So a terrarium might be the ideal spot for your jewel orchid but with lower light and lower humidity than what Tom and I had in ours. Another option is using a cloche to lock in some humidity for that jungle feel.
Because this plant won’t tolerate cold. So if you feel cold in your house, chances are, your jewel orchid plant is cold too. Aim for 65 degrees Fahrenheit or higher.
The jewel orchid also hates cold drafts. I tried one on a drafty windowsill and moved it quickly when I noted it dropping leaves. Jewel orchids don’t like big temperature fluctuations.
Since this bad experience, I’ve learned that some bright light is fine when considering plant placement, but bright light all day every day is a no-go.
Bright, indirect light is the right move. Some shade is fine! A plant living under the canopy of a curtain receiving dappled light is ideal.
A dark room will never do. The jewel orchid is certainly not a low-light plant. Good lighting conditions are directly tied to the jewel orchids ability to bloom.
The bathroom can be the ideal spot for a jewel orchid. Dappled light and medium-high humidity.
The bloom dilemma
When my friend Cheri first sent me the jewel orchid, as much as I appreciated the beautiful foliage, I couldn’t wait for it to bloom.
And when I say beautiful foliage, I mean it. The long, curvy leaves are a vibrant red with glimpses of green. Unexpected pink stripes run lengthwise on the leaf for a stunning display.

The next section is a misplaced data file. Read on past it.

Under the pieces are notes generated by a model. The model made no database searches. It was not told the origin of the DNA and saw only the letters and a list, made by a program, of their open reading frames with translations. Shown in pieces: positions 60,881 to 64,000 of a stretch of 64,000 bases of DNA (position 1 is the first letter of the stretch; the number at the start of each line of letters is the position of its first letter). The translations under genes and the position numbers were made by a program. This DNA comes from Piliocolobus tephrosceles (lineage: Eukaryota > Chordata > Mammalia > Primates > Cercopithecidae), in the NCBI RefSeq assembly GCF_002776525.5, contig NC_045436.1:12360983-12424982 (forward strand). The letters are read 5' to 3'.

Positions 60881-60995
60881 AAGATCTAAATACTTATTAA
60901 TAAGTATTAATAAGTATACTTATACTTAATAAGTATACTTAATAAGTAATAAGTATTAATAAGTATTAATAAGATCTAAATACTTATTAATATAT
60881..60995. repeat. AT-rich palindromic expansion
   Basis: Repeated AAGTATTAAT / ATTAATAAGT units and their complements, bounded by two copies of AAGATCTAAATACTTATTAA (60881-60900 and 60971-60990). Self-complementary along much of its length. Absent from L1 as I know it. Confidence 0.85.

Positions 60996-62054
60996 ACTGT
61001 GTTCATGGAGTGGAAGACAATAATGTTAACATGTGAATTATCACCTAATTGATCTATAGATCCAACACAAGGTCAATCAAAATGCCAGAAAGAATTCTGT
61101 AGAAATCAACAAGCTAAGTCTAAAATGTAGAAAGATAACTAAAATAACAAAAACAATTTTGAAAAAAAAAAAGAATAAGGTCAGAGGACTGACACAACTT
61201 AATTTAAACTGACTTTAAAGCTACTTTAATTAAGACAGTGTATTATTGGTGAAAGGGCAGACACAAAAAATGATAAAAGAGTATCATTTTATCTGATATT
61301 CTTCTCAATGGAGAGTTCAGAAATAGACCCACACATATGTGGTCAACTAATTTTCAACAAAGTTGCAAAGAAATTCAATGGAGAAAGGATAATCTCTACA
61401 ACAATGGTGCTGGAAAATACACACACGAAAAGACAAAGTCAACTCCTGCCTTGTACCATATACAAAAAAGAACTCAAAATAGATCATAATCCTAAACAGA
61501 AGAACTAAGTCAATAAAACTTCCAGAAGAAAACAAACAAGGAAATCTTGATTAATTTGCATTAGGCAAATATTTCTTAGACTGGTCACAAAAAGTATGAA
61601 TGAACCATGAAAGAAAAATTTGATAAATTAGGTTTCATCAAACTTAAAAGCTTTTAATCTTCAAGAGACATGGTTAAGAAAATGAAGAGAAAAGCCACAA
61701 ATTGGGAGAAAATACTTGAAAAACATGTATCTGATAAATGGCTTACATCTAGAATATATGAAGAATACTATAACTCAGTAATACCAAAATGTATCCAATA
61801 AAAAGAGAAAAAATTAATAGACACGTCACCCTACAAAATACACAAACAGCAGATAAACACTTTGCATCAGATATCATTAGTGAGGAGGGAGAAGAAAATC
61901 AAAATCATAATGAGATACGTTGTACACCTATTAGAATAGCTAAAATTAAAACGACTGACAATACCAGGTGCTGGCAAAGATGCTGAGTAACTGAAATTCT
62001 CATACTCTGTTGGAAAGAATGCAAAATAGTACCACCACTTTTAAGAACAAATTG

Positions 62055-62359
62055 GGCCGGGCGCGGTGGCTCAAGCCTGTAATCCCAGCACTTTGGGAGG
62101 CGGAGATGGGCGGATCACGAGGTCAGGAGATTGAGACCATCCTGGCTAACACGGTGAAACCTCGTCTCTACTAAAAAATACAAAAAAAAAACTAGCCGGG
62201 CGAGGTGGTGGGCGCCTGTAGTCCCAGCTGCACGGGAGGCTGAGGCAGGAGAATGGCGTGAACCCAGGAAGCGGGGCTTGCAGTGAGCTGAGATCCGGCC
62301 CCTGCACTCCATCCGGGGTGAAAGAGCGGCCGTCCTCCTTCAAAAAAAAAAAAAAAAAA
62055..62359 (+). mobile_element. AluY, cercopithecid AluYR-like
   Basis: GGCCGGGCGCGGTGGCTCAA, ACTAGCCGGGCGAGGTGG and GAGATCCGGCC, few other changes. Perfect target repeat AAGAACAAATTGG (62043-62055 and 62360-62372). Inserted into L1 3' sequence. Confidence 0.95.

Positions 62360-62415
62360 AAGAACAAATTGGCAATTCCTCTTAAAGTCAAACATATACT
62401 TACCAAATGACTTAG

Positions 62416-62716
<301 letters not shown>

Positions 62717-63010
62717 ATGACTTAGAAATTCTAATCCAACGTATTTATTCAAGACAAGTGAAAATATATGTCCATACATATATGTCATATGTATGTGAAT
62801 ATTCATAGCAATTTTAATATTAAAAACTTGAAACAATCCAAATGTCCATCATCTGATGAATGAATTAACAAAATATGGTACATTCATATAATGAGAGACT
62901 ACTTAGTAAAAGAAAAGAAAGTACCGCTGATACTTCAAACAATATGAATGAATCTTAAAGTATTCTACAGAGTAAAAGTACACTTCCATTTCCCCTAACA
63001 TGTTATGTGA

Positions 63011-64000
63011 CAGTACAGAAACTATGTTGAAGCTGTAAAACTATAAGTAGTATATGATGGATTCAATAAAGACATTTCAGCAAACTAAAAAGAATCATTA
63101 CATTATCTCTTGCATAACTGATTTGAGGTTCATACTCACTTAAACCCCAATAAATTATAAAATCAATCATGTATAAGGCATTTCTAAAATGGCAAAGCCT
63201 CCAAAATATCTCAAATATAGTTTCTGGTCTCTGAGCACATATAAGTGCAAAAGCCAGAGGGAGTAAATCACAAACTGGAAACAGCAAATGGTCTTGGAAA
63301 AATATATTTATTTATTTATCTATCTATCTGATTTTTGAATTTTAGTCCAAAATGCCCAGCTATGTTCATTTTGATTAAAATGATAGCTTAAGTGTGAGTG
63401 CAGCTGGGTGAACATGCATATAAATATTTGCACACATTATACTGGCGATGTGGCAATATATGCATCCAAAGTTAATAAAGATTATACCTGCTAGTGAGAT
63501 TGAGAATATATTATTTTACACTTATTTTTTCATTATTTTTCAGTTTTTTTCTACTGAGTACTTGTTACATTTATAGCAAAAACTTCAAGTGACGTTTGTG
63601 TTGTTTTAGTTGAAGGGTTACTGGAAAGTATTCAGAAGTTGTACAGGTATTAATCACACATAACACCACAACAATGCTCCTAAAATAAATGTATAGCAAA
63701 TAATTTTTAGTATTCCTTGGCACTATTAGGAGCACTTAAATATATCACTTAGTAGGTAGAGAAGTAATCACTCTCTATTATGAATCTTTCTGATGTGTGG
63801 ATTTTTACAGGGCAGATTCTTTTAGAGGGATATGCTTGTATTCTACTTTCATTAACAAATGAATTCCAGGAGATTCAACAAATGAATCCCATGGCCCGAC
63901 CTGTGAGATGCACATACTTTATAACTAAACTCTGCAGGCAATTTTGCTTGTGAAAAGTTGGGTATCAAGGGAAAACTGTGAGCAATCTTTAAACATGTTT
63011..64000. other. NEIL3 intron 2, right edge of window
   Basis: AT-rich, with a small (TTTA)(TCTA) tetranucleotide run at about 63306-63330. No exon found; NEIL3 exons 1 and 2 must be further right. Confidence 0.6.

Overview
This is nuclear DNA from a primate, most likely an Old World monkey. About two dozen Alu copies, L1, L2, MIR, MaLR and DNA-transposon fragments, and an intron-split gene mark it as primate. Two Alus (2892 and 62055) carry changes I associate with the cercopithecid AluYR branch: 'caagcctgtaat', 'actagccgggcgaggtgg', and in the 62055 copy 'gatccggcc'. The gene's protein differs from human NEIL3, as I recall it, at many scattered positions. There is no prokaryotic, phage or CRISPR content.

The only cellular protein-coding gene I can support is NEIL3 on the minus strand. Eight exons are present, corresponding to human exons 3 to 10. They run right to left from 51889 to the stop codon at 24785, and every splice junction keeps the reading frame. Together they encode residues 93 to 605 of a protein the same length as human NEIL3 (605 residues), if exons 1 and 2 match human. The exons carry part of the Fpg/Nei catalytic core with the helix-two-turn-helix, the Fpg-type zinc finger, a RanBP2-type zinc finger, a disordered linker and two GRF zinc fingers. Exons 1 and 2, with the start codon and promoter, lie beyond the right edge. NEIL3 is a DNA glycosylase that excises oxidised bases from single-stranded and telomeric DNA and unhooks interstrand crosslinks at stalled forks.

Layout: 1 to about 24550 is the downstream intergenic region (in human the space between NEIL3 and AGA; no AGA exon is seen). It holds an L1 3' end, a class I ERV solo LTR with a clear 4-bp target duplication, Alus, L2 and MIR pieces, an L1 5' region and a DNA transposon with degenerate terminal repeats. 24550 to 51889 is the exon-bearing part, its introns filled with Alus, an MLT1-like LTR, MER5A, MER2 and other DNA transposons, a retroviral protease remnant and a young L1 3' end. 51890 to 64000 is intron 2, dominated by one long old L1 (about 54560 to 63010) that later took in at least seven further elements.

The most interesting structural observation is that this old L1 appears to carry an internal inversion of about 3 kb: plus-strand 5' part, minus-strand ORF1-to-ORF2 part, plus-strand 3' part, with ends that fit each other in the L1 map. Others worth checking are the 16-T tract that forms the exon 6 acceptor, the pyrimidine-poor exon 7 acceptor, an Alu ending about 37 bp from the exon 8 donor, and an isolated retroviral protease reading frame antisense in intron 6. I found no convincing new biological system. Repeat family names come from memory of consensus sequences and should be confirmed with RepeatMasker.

But still…the bloom! So I babied the plant and waited. Finally, a tall stalk emerged which would yield the much-anticipated bloom.
The delicate white flowers with yellow centers are a marvel and last 4-6 weeks.
That’s the struggle. My plant got leggy with the bloom as all its energy was going into the flowers. Yikes.
In fact, the plant was down to just three leaves. This is when full panic mode set in. If I allow myself to enjoy the blooms for the full 6 weeks, I could lose the plant entirely.
But if I cut off the bloom after just one week, I’m missing out on 5-6 weeks of blooming beauty. Tough call!
I ended up letting the bloom live and as the top buds started to die off, cut the spike down all the way to allow the plant to rejuvenate.
Green fingers crossed.
How-to acquire a jewel orchid
Depending on where you live, acquiring a jewel orchid could be tricky. As much as I frequent local garden centers, I have never seen a jewel orchid for sale where I live.
This means you either have to order online, or purchase one when you visit an area that sells them.
This is also tricky. We like to drive to Florida once a year. It’s roughly a 24-hour drive from where I live.
Any plants I buy have to tolerate a lengthy journey, not to mention four kicking kids in the car.
Tom’s tolerance for bringing home exotic plants from Florida can only be stretched so far!
He argues that plants have no room in the precious little space we have to spare. Men! And I can’t deny that plants tend to get pretty beat up on the ride home.
So for me, it has to be a reputable online nursery. I also have a wonderful friend (Cheri) who has been overwhelmingly generous in sending me plants from Florida when she visits.
Sometimes you can score several jewel orchids cheap from a garden center if they have just finished blooming and their “peak” is over.
But I hope you can get your green thumb on a jewel orchid because it will quickly win your heart!
Last bit of advice, fertilize the jewel orchid once a month for the best results!
Christine @ Run Plant Based says
So much great information here, thanks! Such a beautiful orchid that requires skill to care for.
Tandy | Lavender and Lime says
I am going to use these tips for my orchids, and see how that works. As for the jewel orchid, I have never seen one here. But now I am going to look out for it 🙂